The game’s comedic delivery and timing is impeccable. Whilst much of the humour that is squeezed out of videogames is unintentional it is refreshing to find a title that is so competent in its attempts to elicit everything from a chuckle to a full blown laugh. The voicework complements the visual’s humorous stylings near perfectly. The art direction behind Duck Amuck is also incredibly well put together and is absolutely true to its origins.

It’s a rare event that a game based on a non-gaming IP captures the true spirit of its source material. So when you pick up a title that has so much soul and originality it's particularly refreshing. Duck Amuck is a great for some quick pick up and play gaming. It’s incredibly funny and the myriad of ways in which it uses the quirks of the DS are fantastic. What it lacks in longevity it more than makes up for in uniqueness and entertaining offerings.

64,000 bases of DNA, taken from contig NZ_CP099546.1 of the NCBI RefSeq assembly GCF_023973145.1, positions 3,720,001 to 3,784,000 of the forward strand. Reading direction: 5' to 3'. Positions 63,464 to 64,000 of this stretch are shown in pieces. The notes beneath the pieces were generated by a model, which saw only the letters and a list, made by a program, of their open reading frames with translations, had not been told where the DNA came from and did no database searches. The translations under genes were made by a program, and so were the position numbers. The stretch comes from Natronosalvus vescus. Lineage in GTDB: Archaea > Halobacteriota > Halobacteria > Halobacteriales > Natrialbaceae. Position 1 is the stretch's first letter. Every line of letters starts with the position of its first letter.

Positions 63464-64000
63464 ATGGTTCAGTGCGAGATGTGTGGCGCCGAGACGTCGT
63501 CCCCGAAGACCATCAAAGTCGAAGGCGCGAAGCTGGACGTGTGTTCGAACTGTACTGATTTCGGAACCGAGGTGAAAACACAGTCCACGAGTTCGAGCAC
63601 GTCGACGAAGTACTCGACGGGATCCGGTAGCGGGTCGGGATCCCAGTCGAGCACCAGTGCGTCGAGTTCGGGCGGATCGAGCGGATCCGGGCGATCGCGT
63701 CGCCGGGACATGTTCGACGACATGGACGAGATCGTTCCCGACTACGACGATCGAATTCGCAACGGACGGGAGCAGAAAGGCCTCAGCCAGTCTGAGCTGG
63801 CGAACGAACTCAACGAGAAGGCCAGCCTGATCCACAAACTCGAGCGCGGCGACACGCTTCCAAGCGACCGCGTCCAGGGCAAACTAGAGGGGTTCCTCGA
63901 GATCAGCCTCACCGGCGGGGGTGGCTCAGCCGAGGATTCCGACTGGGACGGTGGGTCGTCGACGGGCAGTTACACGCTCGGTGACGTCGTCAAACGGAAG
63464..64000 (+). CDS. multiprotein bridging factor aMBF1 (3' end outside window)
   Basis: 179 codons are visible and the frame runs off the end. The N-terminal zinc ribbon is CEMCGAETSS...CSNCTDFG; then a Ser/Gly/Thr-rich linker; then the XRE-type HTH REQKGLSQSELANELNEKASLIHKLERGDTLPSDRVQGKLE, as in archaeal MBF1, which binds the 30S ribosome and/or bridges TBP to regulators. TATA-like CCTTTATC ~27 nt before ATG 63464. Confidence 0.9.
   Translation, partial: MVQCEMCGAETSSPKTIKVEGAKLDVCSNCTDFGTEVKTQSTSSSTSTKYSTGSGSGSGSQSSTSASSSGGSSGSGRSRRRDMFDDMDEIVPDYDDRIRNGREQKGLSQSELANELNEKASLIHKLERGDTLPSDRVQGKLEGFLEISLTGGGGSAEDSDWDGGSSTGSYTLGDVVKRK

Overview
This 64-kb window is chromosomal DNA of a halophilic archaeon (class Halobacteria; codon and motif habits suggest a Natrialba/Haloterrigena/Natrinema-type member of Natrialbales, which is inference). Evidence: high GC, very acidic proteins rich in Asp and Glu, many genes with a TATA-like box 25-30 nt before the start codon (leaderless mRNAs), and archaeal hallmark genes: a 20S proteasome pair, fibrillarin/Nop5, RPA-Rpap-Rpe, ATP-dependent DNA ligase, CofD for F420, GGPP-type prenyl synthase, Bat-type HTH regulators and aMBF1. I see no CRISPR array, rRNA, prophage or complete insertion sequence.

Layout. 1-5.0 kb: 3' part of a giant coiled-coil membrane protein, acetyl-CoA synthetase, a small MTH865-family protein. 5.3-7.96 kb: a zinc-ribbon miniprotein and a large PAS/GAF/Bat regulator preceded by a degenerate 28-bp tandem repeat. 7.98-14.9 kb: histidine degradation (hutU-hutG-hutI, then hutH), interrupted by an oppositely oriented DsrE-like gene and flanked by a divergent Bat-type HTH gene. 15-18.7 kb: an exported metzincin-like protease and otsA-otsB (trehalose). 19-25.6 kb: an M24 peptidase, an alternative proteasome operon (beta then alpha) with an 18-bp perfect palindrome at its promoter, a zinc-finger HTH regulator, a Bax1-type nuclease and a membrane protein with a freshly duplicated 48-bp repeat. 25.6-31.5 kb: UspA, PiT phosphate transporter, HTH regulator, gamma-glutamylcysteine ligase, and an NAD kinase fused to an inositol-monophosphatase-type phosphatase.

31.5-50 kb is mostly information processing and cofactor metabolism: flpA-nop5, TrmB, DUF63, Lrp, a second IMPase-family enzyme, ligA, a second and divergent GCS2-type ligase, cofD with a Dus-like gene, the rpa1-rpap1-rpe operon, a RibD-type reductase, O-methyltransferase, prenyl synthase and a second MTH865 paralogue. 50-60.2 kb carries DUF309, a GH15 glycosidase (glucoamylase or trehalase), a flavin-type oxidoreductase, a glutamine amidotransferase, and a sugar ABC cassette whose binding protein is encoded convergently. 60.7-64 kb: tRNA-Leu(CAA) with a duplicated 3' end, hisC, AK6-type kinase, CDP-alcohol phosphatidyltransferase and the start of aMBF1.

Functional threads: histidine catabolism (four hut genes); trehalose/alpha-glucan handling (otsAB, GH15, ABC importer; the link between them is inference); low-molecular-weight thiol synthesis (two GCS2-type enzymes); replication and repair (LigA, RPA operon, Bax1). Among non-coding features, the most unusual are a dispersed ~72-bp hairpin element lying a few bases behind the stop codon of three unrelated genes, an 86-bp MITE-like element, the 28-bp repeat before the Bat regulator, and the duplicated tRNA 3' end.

The Score
Where many games tend to stick to well trodden gameplay paths when dealing with well know intellectual property, Duck Amuck is brimming with originality. Whilst it's not without some flaws, it is definitely worth checking it out, if not just to see what can be done with the DS.
Looking to buy this game right now? PALGN recommends www.Play-Asia.com.

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1 Comment
6 years ago
Sounds surprisingly good, I wasn't expecting much out of this one. icon_smile.gif Looks like WB are still able to make some good games.
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  Pre-order or buy:
    PALGN recommends: www.Play-Asia.com

Australian Release Date:
  6/02/2008 (Confirmed)
Standard Retail Price:
  $49.95 AU
Publisher:
  Warner Bros Interactive Ent
Genre:
  Action Adventure
Year Made:
  2007